Biotech firm Genelabs will have to conduct another clinical trial before the US Food and Drug Administration will consider approving its candidate drug for the autoimmune disease systemic lupus erythematosus.
The FDA asked for an additional Phase III trial of Prestara (prasterone) on Friday, throwing the future development of the drug into doubt. Genelabs has said it does not have the funds in hand to carry out another trial of that scale, so will have to find a partner to take Prestara forward. Failing that, it may have to discontinue the programme.
The outcome of discussions between Genelabs and the FDA is not wholly surprising, given that the company reported last April that Prestara had been unable to show any benefit on BMD in a confirmatory Phase III trial.
In a significant departure for the project, Genelabs has said it will no longer seek approval preventing bone mineral density declines in lupus patients, even though it received an ‘approvable’ letter from the FDA in this use in 2002. Rather, the company said it will pursue a broader use for the drug in improving the signs and symptoms of lupus, as the BMD indication no longer looks viable.
To carry out that trial, Genelabs may approach its marketing partner for Prestara, Watson Pharmaceuticals, for help. The two companies have an agreement giving Watson exclusive North American marketing rights to the drug, although Genelabs has responsibility for funding and carrying out all the development work under that agreement.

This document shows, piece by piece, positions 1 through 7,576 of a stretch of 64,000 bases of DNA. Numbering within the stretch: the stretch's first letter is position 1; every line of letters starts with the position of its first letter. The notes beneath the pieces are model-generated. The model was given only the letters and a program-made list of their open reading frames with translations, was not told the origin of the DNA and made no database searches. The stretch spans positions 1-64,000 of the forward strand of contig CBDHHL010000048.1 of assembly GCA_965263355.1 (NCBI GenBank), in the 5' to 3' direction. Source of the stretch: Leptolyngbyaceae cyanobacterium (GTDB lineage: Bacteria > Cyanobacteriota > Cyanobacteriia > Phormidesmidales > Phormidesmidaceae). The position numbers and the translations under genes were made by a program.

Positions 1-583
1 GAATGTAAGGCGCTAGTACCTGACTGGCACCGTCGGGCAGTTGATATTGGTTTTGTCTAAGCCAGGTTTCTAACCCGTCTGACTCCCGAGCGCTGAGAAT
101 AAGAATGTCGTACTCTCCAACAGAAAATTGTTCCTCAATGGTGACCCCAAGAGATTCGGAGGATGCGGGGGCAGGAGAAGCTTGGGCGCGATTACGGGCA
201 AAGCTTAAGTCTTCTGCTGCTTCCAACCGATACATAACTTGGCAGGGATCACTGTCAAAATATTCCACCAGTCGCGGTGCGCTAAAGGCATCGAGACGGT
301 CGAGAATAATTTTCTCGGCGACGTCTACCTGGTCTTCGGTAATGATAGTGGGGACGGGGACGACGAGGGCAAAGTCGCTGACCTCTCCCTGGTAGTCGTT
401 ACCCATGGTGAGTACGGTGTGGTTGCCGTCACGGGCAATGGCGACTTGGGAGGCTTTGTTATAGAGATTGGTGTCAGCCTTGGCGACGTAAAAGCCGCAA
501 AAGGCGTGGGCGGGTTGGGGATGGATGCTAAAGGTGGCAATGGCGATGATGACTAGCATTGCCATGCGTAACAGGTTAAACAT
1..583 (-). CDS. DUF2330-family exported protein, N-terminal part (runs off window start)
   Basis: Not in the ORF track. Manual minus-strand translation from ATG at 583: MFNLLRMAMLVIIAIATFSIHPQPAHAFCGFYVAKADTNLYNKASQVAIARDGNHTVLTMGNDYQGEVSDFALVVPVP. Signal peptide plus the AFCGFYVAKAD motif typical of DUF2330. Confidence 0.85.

Lupus is a chronic inflammatory disease which affects joints, muscles and other parts of the body, and has been a tough nut for drug companies to crack, with no new treatments for the disease reaching the market in the last 40 years.
There has been a string of major product disappointments in recent years. For example, Human Genome Sciences saw the value of its shares drop by a third last October when it reported disappointing Phase II data on its Lymphostat-B (belimumab) candidate, licensed to GlaxoSmithKline. And earlier in 2005, La Jolla Pharmaceuticals had to shed staff after failing to win approval fort Riquent (abetimus sodium), a treatment for lupus kidney disease.
One hope for sufferers of the disorder lies with Genetech/Biogen Idec’s cancer drug Rituxan (rituximab), which is already on the market for non-Hodgkin’s lymphoma but has shown a benefit in lupus in Phase II trials and has now advanced into late-stage testing.